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Planning Your Time in Punta Gorda & the Deep South of Belize

TIME : 2-16 14:51:27

The Toledo District is the real backcountry of Belize to many—or what it used to be before the influx of tourism—and is the farthest in distance from Belize City, as well as the least marketed part of the country. Because of these factors, few pick “PG,” as Belizeans affectionately call this area (short for Punta Gorda), and its offshore Snake and Sapodilla Cayes over the more touristed Cayo District and the northern cayes. But just an hour and a half on a regional flight from Belize City will land visitors in the real backcountry of Belize, where they’ll find all that is authentically Belizean in one place: virgin rainforests, waterfalls, five Mayan archaeological sites, a diverse population, and, more importantly, proximity to the most pristine and uncrowded of Belize’s offshore islands for snorkeling, diving, and sportfishing in two adjacent marine reserves.

View of Seven Hills Range from Punta Gorda's coast. Photo © Lebawit Lily Girma.

View of Seven Hills Range from Punta Gorda’s coast. Photo © Lebawit Lily Girma.

This is chocolate country, home to organic cacao farms that supply all four of Belize’s quality chocolate producers.The Toledo District has the lowest per capita income in Belize, yet it is also the most expensive in which to live. The Creole, the East Indians, the Garinagu, and the Maya all coexist here. More than 10,000 Q’eqchi’ and Mopan Maya are subsistence farmers in the Toledo countryside. This is chocolate country, home to organic cacao farms that supply all four of Belize’s quality chocolate producers.

The district is also home to the least visited islands, clustered around the very last tip of the Belize Barrier Reef. The Snake Cayes, resting inside the Port Honduras Marine Reserve, are a day-tripper’s dream, with virtually no other boats and waters teeming with marinelife at shallow depths. The farthest at just over an hour from shore, the Sapodilla Cayes—a designated UNESCO site along with other parts of the Belize Barrier Reef—beckon for a longer stay with two stunning islands and white-sand coral beaches at Lime Caye and Hunting Caye that are some of Belize’s best stretches.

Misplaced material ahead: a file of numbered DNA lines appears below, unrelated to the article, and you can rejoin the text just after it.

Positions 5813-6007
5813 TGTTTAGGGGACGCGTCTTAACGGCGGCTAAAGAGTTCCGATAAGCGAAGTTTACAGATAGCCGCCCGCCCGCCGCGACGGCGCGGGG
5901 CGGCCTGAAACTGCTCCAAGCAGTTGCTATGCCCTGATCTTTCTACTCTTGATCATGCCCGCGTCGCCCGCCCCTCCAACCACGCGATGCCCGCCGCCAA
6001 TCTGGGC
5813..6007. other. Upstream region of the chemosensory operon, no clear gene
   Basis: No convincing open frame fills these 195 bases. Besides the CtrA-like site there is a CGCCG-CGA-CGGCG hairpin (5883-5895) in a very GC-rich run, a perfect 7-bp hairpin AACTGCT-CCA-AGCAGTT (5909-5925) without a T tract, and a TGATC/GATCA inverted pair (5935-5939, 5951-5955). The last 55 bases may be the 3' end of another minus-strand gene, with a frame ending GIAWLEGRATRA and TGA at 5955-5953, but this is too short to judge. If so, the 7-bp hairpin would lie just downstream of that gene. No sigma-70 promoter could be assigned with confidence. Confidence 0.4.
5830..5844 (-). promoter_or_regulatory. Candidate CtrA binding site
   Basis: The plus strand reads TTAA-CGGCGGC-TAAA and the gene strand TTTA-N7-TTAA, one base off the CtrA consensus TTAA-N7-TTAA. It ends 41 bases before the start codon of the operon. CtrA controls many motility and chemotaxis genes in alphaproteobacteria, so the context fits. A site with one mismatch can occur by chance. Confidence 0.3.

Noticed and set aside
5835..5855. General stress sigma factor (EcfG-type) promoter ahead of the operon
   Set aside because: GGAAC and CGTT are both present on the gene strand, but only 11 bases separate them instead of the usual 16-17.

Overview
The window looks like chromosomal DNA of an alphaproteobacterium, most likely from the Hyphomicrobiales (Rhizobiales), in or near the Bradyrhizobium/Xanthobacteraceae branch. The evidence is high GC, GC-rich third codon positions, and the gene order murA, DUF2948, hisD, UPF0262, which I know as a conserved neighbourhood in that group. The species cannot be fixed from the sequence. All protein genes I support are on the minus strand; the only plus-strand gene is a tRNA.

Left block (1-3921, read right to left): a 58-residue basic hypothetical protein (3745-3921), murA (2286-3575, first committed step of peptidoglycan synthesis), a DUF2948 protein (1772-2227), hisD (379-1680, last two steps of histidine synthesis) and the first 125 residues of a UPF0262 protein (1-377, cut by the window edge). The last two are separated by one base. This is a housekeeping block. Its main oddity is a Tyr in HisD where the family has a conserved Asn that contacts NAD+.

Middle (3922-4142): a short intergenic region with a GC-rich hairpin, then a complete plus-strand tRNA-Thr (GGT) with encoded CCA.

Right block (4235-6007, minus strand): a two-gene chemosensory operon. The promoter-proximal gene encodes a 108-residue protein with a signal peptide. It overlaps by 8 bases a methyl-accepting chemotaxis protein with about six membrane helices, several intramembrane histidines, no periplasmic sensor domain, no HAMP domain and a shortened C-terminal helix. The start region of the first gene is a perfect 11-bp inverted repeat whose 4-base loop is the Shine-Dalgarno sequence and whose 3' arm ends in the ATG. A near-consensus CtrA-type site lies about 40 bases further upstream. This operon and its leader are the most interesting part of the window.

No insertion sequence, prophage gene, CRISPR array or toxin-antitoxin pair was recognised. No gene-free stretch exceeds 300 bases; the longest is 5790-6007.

While tourism isn’t yet booming in these parts, the mainland continues to grow. More restaurants are sprouting, jungle lodges continue to thrive while new ones appear, and the cacao trail is growing. The cayes, easily accessible by boat from Punta Gorda, are slowly receiving more attention as the northern islands and southern cayes become more popular. Rapid improvements to the Southern Highway and San Antonio Road, giving easier access to sights and villages, and daily air service to and from Punta Gorda are helping to put Toledo on the map. There’s never-ending hope that visitors will realize this is the most untouched part of Belize.

Maps - Belize 11e - Punta Gorda and the Toledo District

Punta Gorda and the Toledo District

Planning Your Time

To best get a taste of the Toledo District before or during your getaway to the Snake or Sapodilla Cayes you’ll need to set aside at least 4-5 days. Spend your first half day exploring Punta Gorda, the urban heart of the deep south. Take a walk along the waterfront, stop by at one of the drum schools, and definitely time your visit to coincide with one of Punta Gorda’s market days. Spend the rest of the day on a scheduled chocolate trail tour, to get a glimpse of a traditional Mayan village.

Mayan village of San Pedro Columbia. Photo © Lebawit LIiy Girma.

Mayan village of San Pedro Columbia. Photo © Lebawit LIiy Girma.

Make a day trip to Port Honduras Marine Reserve and its Snake Cayes, where you can snorkel and spot stunning coral and fish, dive, or simply soak in West Snake Caye’s gin-clear natural swimming pool and relax on its coral white-sand beach.

Add on a couple of days of relaxation and adventure in the Sapodilla Cayes, where you’ll snorkel and dive amid shipwrecks before lazing on the prettiest of beaches at Lime Caye and catching the sunset over the reef from your porch.

If you have time to spare, add on a final day trip for a visit to the inland Lubaantun Archaeological Site, a notable Mayan ruin. A sure bet is Río Blanco National Park, a 45-minute drive from Punta Gorda, offering a spectacular waterfall, hiking trail, caves, and plenty of stunning scenery. See where the Río Blanco begins at stunning Blue Creek Cave.

Excerpted from the First Edition of Moon Belize Cayes.